Travelers through Cooper Landing should expect traffic delays on Snug Harbor Road and along the Sterling Highway in Cooper Landing throughout the summer due to construction.
Drivers should expect delays along Snug Harbor Road near Kenai Lake, which is undergoing work as part of the Snug Harbor Road Paving and Bike Lane Phase II project. That project, carried out by the U.S. Department of Transportation’s Federal Highway Administration, is meant to enhance the long-term stability of multiple existing steep slopes along Snug Harbor Road, according to the Federal Highway Administration.
Work on that project was set to begin the week of July 5, though construction was paused between July 2 and July 6 due to the Fourth of July holiday.
Specifically, the steep slopes along the road will be flattened to reduce the potential for erosion during spring breakup and during extreme precipitation events, the Federal Highway Administration said. Phase I of the project was targeted toward improving pedestrian safety along Snug Harbor Road via the construction of a separate pedestrian path and by widening the road. Phase I also aimed to improve drainage along the road and extended the existing asphalt by one-half of one mile.
Funding for the project, which is expected to be completed this fall, came from the Federal Highway Administration’s Federal Lands Access Program.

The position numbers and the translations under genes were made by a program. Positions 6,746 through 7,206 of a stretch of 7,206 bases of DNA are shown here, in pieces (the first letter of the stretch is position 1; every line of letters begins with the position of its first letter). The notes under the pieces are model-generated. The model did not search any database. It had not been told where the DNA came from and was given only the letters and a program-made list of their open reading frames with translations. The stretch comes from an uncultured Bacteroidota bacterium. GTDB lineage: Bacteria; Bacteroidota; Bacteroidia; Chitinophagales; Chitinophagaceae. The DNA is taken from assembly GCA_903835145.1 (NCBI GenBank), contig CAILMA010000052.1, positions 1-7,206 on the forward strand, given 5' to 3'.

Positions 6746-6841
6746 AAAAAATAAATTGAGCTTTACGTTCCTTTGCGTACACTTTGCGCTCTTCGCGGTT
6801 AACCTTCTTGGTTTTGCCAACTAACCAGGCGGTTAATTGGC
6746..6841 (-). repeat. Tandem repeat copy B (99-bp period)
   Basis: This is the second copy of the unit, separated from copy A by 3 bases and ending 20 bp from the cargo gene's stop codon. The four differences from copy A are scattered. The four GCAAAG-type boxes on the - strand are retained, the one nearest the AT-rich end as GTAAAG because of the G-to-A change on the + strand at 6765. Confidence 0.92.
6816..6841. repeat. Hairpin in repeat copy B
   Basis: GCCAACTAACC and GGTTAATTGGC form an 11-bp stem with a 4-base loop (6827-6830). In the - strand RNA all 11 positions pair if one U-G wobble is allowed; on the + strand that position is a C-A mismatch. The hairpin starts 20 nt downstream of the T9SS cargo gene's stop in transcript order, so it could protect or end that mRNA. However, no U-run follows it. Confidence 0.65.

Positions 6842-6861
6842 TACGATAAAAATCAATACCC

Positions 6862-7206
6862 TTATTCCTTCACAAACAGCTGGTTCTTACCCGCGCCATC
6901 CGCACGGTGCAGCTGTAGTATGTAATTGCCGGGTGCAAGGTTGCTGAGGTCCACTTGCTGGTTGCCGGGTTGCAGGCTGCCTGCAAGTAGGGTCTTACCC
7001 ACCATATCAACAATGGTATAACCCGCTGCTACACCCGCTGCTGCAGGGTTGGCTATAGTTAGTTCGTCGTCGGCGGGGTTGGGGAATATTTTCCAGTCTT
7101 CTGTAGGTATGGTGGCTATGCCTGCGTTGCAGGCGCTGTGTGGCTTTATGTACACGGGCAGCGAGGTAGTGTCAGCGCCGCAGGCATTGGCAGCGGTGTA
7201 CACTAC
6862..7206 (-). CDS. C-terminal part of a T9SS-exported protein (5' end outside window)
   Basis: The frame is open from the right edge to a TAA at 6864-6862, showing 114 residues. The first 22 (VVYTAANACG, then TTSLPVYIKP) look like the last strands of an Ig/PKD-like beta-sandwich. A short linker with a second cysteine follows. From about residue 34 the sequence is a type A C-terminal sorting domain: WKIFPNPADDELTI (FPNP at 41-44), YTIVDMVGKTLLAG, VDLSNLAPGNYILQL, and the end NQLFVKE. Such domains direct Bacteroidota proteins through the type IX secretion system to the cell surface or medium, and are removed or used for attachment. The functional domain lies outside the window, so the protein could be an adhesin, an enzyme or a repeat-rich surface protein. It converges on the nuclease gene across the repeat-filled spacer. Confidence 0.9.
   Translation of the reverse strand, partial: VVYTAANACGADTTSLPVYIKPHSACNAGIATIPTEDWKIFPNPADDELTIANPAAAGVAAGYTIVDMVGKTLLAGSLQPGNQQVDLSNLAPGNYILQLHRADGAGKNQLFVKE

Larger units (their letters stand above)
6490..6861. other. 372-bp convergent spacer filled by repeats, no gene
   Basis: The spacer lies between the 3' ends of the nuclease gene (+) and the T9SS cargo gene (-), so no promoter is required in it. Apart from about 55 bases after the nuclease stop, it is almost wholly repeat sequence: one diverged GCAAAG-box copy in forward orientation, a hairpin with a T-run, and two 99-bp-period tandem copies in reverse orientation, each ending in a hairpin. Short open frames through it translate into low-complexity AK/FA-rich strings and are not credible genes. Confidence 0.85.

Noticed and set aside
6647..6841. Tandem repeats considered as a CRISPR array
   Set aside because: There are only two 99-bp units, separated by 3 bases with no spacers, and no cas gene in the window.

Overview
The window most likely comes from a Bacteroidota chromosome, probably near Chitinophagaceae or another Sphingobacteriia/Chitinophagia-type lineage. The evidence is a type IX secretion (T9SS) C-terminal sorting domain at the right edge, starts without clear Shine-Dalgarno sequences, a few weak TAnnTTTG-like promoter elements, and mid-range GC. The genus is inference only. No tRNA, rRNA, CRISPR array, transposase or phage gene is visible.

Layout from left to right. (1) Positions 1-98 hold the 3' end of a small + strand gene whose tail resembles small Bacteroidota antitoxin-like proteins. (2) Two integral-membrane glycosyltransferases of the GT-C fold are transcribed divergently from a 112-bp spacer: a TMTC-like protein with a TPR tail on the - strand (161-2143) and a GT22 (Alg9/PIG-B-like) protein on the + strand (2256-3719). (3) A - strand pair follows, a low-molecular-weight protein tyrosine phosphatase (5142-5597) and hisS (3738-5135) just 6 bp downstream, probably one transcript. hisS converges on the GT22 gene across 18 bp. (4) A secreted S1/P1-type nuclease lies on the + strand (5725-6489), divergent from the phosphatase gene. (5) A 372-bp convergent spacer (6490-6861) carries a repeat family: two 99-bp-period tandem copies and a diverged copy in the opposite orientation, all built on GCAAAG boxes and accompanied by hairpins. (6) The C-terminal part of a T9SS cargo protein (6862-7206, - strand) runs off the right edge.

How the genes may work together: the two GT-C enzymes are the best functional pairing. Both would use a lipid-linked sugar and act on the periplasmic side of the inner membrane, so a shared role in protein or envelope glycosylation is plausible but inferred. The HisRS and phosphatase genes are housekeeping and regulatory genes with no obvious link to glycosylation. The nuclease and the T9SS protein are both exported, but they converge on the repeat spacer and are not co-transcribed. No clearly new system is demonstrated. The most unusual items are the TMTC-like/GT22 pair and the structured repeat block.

According to a project newsletter distributed earlier this month, Drennon Construction & Consulting Inc., the project contractor, is scheduled to work Monday through Saturday, with flagging operations running from 7 a.m. to 6 p.m. Motorists should expect delays and one-lane traffic control.
Delays along Snug Harbor Road are in addition to those motorists should expect when traveling along the Sterling Highway through Cooper Landing this summer.
Construction is already underway as part of the Sterling Highway MP 45-60 project, also known as the Cooper Landing Bypass Project. That project, being done through the Alaska Department of Transportation, aims to reduce congestion on the Sterling Highway through Cooper Landing and to improve highway safety by constructing an alternative route through the area.
When completed, about 10 miles of new road will veer off of the Sterling Highway starting at about Mile 46.5 and cross Juneau Creek via a steel arch bridge before rejoining the Sterling Highway around Mile 56.
As part of the Cooper Landing Bypass Project, traffic restrictions will occur throughout July, including a detour at Mile 56 of the Sterling Highway, a new traffic pattern in that area and a reduced speed limit of 35 mph. Additionally, motorcyclists should proceed with caution on the detour and be aware of a gravel surface on the detour. Drivers should drive at a reduced speed of 45 mph between Mile 54.5 and 58 of the Sterling Highway and be aware of heavy equipment moving within the project zone.
That is according to the Alaska Department of Transportation and Public Facilities’ Navigator program, which can be accessed online and shows up-to-date information about construction delays on Alaska roads. Road conditions can also be checked ahead of travel at 511.alaska.gov.
Reach reporter Ashlyn O’Hara at firstname.lastname@example.org.